Saturday, 31 October 2020


We have largest portfolio of new TB drugs'

22 March 2012 | News | By BioSpectrum Bureau

The Global Alliance for TB Drug Development (TB Alliance) is a non-profit organization dedicated to the discovery and development of new, faster-acting and affordable tuberculosis medicines. In an interview with BioSpectrum, Dr Mel Spigelman, president & CEO, TB Alliance, speaks about the initiatives taken by TB Alliance and its future plans.

What are the areas of focus for TB Alliance?
TB Alliance has developed and is currently managing the largest portfolio of potential new TB drugs. This portfolio includes more than 20 drug discovery and development programs, including three drug candidates in late-stage clinical trials, the first-ever clinical trial testing multiple new TB drug candidates simultaneously, in combination, and preclinical discovery and screening programs that encompass thousands of compounds being screened, synthesized, or optimized in discovery and preclinical studies. The objective is to bring out an entirely novel therapeutic regimen that will shorten and simplify treatment.

A faster, better TB drug regimen will improve patient compliance, increase cure rates, lower toxic side-effects, and could save millions of lives. As new treatments are developed, the TB Alliance hopes to bring down the time taken to cure TB from the average six-month period for finishing the treatment. The long-term goal of TB Alliance is to find out a treatment option that can be administered in less than two weeks, similar to those for many other bacterial infections.

Can you shed light on some of TB Alliance's initiatives?
In addition to the pipeline of new drug candidates, the TB Alliance is leading a number of initiatives to benefit the field of TB at large, including a consortium dedicated to discovering and developing reliable biomarkers. Additionally, the TB Alliance is co-founder of The Critical Path to TB Drug Regimens (CPTR), which is a broad collaboration of pharmaceutical companies, civil society organizations, and others working to overcome a wide variety of challenges to drug development, with the goal of dramatically accelerating the development of new, safe, and highly-effective combination treatments for TB. CPTR partners include many of the world's leading pharmaceutical developers. The TB Alliance leads the Drug Development Coalition, which is one of the three arms of CPTR.

How does TB Alliance operate?
The TB Alliance operates with funding from the Bill & Melinda Gates Foundation, the UK Department for International Development (DFID), the European Commission, the US Agency for International Development (USAID) and the US Food and Drug Administration. Other fund providers over the past decade include Irish Aid, the Netherlands Ministry of Foreign Affairs and the Rockefeller Foundation.

 

Through their funding, our donors have contributed to the assembly and management of the largest TB product portfolio in history, including several promising innovative TB drug regimens, three new drugs in regimen development, and more than 25 projects in the portfolio. By investing in TB drug development and efforts to reverse the global TB epidemic, donors are promoting increased global health as well as prosperity, given that TB is a tremendous barrier to economic development for many of the nations hardest hit by the disease.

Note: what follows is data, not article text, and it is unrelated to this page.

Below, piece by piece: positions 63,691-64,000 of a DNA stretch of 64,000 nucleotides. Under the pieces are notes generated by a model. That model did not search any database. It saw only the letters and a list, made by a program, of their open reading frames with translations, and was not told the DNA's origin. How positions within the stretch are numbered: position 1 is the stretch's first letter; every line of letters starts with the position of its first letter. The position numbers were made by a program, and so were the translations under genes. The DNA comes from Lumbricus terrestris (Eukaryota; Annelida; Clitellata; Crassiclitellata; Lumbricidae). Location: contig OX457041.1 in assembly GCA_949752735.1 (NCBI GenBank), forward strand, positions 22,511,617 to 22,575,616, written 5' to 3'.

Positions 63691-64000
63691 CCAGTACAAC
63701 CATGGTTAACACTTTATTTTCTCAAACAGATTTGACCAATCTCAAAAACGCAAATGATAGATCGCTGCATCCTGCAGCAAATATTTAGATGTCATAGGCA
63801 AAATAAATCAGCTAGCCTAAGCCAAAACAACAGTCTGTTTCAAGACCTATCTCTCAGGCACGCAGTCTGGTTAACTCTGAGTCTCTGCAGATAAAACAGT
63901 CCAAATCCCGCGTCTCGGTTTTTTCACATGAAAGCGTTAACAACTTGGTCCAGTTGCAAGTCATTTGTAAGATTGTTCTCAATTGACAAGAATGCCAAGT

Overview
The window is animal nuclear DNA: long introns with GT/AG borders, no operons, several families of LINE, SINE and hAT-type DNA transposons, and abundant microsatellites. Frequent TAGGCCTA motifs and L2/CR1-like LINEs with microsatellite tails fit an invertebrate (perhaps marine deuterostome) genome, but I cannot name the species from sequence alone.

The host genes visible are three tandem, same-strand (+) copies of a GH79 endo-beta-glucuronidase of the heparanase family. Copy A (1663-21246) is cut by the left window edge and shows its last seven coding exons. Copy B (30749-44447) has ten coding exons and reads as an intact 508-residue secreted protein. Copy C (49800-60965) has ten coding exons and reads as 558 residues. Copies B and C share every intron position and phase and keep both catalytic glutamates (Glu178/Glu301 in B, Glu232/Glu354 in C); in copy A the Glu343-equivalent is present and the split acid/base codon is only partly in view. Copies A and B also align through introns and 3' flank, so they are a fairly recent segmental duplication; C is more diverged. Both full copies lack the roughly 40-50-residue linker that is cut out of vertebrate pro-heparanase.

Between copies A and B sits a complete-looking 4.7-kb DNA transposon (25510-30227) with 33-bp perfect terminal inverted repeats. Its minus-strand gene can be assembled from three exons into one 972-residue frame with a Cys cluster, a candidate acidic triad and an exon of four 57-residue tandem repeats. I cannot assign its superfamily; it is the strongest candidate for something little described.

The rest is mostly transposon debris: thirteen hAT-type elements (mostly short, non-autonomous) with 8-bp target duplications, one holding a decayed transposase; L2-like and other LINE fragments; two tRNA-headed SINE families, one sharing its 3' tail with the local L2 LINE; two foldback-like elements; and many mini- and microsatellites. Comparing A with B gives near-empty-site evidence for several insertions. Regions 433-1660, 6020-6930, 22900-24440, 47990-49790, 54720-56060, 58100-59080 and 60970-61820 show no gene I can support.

What are the new initiatives in the pipeline?
The TB Alliance has led the development of the most comprehensive portfolio of TB drug candidates in history. The portfolio includes one TB drug candidate (moxifloxacin) in phase III testing, two others (PA-824 and TMC-207) in phase II trials and 20 additional projects in various stages of discovery and development.

Moxifloxacin is being studied to test whether a four-drug combination regimen including moxifloxacin can reduce treatment time for drug-sensitive disease from six to four months. PA-824, the first novel TB drug candidate developed by a non-profit to reach clinical trials, shows promise for the treatment of drug-sensitive and drug-resistant TB. TMC-207 is undergoing parallel clinical testing for both drug-sensitive and drug-resistant indications.

In 2010, the TB Alliance launched the first clinical trial testing multiple novel TB drug candidates simultaneously, in combination. Going forward, we see this as the dominant paradigm of TB drug development and we plan to continue working to assemble and develop multi-drug regimens with the potential to treat both drug-sensitive and drug-resistant TB, quickly, effectively, and inexpensively.

What are your views on the TB-related R&D activities in Asia?
Some of the highest burden TB countries are in Asia (including Bangladesh, China, India, Indonesia, Pakistan, the Philippines, Thailand, and Vietnam), so there is a critical need for intensifying TB-related R&D in Asia.

The TB Alliance is encouraged by the steps taken by some countries in Asia to increase TB control measures. China has been able to lower their TB burden substantially over the past decade. Still, TB, MDR-TB, and TB-HIV coinfection remain substantial public health issues in many countries throughout the region.

The TB Alliance's riminophenazines program, which is a collaboration with Institute of Materia Medica, Chinese Academy of Medical Sciences was awarded funding from the Chinese government in 2009, which the TB Alliance saw as a very encouraging sign, indicating that the Chinese government and others may be interested in becoming true partners in the pursuit of addressing TB and other neglected diseases.


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